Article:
Does Bankruptcy Hurt Your Credit?
The answer to this question depends on the condition or your credit report immediately prior to a bankruptcy filing. If your credit score is in the "very good" to "excellent" range, the answer is "yes."
In most cases where bankruptcy is filed, however, the credit report is generally already trashed, messed up, and maxed out. This being the case, you have no credit for bankruptcy to hurt. There's nowhere to go but up, and filing bankruptcy can help wipe out the balances to put you in a position to restore your good credit.
While a bankruptcy filing is reported on your credit report for up to 10 years (Chapter 13 will sometimes drop off after seven years), that does not mean it will have a negative effect on your credit standing. In fact, for the reasons discussed above, most people's credit score improves after they file Chapter 7 or Chapter 13.
Filing bankruptcy gets rid of debt, which puts you in a position to handle more credit, and this makes you look more attractive to would-be lenders. At first, lenders will want more money down and will want to charge you higher interest rates. However, over time, if you are careful, and keep your job, and start saving money, and pay your bills, and do things that will put good marks on your credit report, your credit scores will get higher, and the terms you can get will improve. Many clients can qualify for mortgages, at regular rates, two years after their discharge.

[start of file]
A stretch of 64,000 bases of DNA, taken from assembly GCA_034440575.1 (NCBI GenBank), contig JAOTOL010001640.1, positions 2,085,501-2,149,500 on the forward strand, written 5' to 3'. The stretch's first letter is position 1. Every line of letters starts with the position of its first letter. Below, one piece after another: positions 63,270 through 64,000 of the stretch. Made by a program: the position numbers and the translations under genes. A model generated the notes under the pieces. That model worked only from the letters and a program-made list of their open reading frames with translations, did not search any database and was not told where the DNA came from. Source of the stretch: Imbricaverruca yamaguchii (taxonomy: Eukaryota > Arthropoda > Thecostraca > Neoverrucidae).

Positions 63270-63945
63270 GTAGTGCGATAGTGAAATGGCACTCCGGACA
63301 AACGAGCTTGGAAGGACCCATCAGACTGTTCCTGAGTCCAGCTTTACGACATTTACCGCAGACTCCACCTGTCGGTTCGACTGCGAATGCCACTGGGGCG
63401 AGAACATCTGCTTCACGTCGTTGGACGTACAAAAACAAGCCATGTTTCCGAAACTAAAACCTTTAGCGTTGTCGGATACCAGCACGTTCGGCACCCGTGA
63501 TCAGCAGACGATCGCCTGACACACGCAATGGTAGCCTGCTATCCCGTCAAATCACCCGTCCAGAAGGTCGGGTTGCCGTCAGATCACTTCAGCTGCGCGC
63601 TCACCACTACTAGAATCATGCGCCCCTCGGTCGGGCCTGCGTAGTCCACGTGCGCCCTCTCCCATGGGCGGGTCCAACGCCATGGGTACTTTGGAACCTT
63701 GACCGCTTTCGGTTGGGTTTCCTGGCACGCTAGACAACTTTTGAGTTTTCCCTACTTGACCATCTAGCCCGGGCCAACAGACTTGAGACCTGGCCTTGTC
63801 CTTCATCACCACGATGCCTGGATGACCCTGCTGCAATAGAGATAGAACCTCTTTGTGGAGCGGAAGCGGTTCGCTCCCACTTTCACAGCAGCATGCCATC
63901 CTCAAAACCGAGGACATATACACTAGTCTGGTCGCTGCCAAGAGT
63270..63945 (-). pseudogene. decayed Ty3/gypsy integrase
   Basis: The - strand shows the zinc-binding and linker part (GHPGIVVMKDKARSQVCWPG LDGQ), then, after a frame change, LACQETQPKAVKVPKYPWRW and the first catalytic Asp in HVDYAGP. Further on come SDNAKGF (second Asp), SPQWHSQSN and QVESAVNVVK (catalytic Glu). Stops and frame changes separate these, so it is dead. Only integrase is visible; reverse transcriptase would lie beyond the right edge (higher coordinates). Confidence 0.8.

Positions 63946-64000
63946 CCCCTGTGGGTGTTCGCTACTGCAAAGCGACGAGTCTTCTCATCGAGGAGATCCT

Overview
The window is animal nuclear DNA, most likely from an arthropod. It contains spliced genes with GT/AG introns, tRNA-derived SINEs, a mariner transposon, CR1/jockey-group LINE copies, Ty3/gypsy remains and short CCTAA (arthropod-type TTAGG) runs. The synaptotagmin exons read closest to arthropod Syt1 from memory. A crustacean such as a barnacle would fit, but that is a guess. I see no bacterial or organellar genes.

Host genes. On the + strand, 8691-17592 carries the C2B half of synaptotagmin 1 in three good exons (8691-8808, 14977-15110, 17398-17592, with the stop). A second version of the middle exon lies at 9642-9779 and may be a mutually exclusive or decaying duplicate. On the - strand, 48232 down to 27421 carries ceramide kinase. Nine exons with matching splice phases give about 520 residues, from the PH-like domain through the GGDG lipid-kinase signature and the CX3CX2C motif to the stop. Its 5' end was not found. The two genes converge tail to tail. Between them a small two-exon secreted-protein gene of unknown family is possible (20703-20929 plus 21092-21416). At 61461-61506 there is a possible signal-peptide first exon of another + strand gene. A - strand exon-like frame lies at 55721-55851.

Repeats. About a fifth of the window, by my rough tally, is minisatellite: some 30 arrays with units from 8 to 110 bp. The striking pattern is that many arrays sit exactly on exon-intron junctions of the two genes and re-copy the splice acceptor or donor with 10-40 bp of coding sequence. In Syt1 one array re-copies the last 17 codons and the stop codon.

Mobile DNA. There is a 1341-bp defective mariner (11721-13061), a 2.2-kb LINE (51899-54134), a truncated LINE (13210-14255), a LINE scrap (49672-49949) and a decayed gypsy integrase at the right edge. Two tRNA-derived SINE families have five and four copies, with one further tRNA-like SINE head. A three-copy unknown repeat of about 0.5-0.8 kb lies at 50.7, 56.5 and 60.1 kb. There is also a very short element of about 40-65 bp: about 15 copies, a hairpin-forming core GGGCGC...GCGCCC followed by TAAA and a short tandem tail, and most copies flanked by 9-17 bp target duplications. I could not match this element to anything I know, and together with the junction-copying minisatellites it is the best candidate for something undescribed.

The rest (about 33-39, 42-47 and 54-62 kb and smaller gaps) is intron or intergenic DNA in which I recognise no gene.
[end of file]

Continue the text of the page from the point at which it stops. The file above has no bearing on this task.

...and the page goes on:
People in Chapter 13 can often borrow money EVEN DURING THE CASE; people who've filed Chapter 7 get inundated with offers for new credit cards and car loans after they get their discharge. This is not credit at the best rates, but credit is certainly available.
At one time bankruptcy destroyed people's credit. Banks used to believe personal bankruptcy was a stigma on credit that a debtor could not overcome. Today, so many people file bankruptcy every year that banks cannot ignore this large market of potential customers. As a result, banks are much more lenient toward people forced into bankruptcy. While no one plans to file bankruptcy, the effect of filing today is not nearly as bad as your creditors would like you to believe.